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Is It Possible to Have Cheaper Drugs and Preserve the Incentive to Innovate: Reforming the Drug Approval Process According to Market Principles

Author

Listed:
  • Corinne Sauer

    () (Jerusalem Institute for Market Studies)

  • Robert Sauer

    (University of Bristol, Institute for the Study of Labor (IZA), Jerusalem Institute for Market Studies)

Abstract

This paper argues that drugs are expensive not because of a lack of competition among research-based pharmaceutical companies, but because of a lack of competition in the drug approval process. Lack of competition in the drug approval process has led to exceedingly high drug development costs. High drug development costs combined with artificially low drug prices, obtained through price control legislation and legislation that eases the entry of generic products into the market, has caused lower levels of pharmaceutical research and development, innovation, and economic growth.

Suggested Citation

  • Corinne Sauer & Robert Sauer, 2005. "Is It Possible to Have Cheaper Drugs and Preserve the Incentive to Innovate: Reforming the Drug Approval Process According to Market Principles," Working Papers 5, Jerusalem Institute for Market Studies (JIMS).
  • Handle: RePEc:jms:wpaper:5
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    More about this item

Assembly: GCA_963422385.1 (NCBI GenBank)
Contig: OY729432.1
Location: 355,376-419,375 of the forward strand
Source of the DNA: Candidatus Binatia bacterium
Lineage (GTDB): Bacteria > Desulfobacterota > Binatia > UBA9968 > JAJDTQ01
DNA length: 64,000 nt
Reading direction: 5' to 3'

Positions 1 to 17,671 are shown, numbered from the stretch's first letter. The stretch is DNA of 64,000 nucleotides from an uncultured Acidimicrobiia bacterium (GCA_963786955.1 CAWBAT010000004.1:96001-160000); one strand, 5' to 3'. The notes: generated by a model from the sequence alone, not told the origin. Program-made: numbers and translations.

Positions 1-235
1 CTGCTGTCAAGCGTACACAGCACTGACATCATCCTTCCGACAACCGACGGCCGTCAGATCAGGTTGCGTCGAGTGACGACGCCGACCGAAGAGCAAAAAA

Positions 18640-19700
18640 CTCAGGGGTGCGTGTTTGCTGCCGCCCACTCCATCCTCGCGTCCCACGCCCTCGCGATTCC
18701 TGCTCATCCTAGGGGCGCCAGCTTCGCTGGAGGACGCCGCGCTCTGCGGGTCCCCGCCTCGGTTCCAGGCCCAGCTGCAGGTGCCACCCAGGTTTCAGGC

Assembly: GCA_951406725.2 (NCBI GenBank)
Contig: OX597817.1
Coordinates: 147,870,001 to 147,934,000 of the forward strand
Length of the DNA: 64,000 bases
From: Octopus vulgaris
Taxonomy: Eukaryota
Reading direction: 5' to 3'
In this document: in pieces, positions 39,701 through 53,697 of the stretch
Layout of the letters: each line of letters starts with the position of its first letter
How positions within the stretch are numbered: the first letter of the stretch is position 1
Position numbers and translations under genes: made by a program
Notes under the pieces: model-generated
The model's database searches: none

Keywords

    Privatization; Competition; Monopoly; Innovation; Drugs; Generics; Pharmaceuticals;

    JEL classification:

    • D42 - Microeconomics - - Market Structure, Pricing, and Design - - - Monopoly
    • D73 - Microeconomics - - Analysis of Collective Decision-Making - - - Bureaucracy; Administrative Processes in Public Organizations; Corruption
    • D92 - Microeconomics - - Micro-Based Behavioral Economics - - - Intertemporal Firm Choice, Investment, Capacity, and Financing
    • F02 - International Economics - - General - - - International Economic Order and Integration
    • G38 - Financial Economics - - Corporate Finance and Governance - - - Government Policy and Regulation
    • H11 - Public Economics - - Structure and Scope of Government - - - Structure and Scope of Government
    • I11 - Health, Education, and Welfare - - Health - - - Analysis of Health Care Markets
    • I18 - Health, Education, and Welfare - - Health - - - Government Policy; Regulation; Public Health
    • K23 - Law and Economics - - Regulation and Business Law - - - Regulated Industries and Administrative Law
    • L11 - Industrial Organization - - Market Structure, Firm Strategy, and Market Performance - - - Production, Pricing, and Market Structure; Size Distribution of Firms
    • O31 - Economic Development, Innovation, Technological Change, and Growth - - Innovation; Research and Development; Technological Change; Intellectual Property Rights - - - Innovation and Invention: Processes and Incentives

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